Two comets in two days will be the 3rd closest comet flyby in recorded history.
Discovered by MIT’s LINEAR survey, comet 252P/LINEAR was discovered at the turn of the centruy. P/2016 BA14, the second comet was discovered just last year by the PanSTARRS telescope of the University of Hawaii. P/2016 BA14 was originally thought to be an asteroid but the Lowell Observatory team and Discovery Channel Telescope proved it to be a comet.
252P is about 750 feet long and roughly 3.3 million miles away. While BA14 is about half that size, it is much closer at 2.2 million miles. At 10:30 EST on March 22nd, it will be the closest, making it the nearest comet approach since Lexell’s comet approached at 1.4 million miles away in 1770 according to Sky & Telescope.
The orbital paths of these two currently passing comets are remarkably similar, but is this all there is to it? Not quite. “We know comets are relatively fragile things,” said Paul Chodas, manager of NASA’s Center for Near-Earth Object Studies at JPL, in a statement. “Perhaps during a previous pass through the inner Solar System, or during a distant flyby of Jupiter, a chunk that we now know of as BA14 might have broken off 252P.”
Comets breaking up is nothing new. Shoemaker-Levy 9 was 21 individual pieces by the it collided with Jupiter in 1994. Astronomers think that it had passed close enough to jupiter just 30 years earlier which ripped it apart.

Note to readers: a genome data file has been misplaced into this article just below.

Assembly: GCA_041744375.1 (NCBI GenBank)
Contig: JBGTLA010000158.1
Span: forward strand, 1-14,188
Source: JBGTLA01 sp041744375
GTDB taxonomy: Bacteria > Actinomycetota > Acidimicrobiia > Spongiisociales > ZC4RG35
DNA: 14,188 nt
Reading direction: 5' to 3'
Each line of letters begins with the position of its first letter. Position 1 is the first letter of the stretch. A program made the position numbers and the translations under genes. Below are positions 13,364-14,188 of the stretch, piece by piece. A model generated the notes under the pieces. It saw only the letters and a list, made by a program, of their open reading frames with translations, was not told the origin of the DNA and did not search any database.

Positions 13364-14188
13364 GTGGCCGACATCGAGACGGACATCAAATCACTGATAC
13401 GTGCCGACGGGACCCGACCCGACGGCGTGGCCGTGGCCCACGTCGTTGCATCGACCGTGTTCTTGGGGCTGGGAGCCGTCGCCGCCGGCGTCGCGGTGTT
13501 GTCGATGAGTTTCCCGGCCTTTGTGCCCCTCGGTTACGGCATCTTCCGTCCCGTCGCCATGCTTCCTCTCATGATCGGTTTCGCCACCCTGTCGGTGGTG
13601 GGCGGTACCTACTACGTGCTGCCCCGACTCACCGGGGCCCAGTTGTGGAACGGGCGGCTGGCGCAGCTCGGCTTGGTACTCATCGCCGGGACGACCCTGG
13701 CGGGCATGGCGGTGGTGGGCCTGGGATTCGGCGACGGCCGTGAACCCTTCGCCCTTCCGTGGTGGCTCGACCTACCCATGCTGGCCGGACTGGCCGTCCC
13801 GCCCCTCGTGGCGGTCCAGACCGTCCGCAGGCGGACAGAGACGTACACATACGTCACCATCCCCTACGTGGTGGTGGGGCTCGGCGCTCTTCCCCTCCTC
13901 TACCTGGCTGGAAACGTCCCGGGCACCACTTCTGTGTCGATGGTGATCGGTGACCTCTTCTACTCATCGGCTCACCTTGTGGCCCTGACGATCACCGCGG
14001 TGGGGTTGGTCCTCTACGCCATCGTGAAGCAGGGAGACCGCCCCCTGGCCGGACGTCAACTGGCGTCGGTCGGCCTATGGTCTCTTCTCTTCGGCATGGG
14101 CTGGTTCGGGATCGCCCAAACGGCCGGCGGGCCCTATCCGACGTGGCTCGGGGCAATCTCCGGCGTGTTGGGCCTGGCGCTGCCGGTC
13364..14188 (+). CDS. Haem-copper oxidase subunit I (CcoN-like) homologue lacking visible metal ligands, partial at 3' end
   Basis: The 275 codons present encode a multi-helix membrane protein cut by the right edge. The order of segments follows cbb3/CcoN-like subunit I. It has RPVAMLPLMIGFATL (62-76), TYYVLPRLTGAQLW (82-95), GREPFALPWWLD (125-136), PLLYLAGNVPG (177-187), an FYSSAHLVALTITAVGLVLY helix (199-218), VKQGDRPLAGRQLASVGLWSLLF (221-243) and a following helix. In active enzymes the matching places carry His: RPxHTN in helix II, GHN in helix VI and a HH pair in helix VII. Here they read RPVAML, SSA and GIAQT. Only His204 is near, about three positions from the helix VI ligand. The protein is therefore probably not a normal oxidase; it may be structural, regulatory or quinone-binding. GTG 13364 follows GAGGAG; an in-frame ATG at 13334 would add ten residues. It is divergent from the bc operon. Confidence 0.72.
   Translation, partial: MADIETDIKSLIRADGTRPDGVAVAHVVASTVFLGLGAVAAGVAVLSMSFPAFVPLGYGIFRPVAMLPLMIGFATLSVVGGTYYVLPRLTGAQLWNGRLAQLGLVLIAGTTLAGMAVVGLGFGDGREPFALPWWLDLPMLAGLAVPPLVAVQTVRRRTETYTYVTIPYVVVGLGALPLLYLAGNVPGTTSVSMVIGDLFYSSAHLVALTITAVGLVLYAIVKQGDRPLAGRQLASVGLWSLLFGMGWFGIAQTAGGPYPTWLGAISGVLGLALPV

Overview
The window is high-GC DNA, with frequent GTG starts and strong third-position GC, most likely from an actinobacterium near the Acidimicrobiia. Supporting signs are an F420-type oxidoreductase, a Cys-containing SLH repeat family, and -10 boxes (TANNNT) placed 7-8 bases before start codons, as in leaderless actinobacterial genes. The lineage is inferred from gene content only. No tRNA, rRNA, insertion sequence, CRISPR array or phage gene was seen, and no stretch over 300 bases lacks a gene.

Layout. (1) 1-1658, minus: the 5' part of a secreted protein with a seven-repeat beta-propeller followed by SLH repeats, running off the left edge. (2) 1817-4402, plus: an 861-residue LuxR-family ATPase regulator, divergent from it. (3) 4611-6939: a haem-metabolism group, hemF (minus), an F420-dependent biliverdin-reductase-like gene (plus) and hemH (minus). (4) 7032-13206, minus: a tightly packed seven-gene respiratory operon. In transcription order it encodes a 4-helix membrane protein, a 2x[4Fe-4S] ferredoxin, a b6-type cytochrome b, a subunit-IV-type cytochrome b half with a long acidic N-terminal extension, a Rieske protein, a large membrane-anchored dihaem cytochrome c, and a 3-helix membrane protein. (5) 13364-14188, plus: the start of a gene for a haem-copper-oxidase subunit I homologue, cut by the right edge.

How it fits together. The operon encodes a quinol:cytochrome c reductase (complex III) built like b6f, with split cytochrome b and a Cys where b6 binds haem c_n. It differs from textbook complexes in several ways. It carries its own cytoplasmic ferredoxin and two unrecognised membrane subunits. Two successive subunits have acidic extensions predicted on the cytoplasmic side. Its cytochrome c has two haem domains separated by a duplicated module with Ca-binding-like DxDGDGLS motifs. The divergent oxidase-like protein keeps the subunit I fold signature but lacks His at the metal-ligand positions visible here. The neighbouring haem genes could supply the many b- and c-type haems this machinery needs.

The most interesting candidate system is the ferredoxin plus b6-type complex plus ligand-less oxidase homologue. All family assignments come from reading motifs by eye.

To observe these comets, you will probably need a pretty good telescope. Even though they are close by astronomy standards, BA14 will still be about nine times the distance of the Moon.
Your best bet will actually to see the farther 252P because it is rapidly brightening as it approaches. With some estimates predicting that it will be 100 times brighter than expected, you might be able to see it with the naked eye.
252P is, for now, only visible in the Southern Hemisphere, roughly in the direction of the constellation of Scorpius. Conversely, BA14 is passing across Ursa Major in the Northern Hemisphere. Either way, if you miss the pair this time, you’ll have to wait 150 years for their return.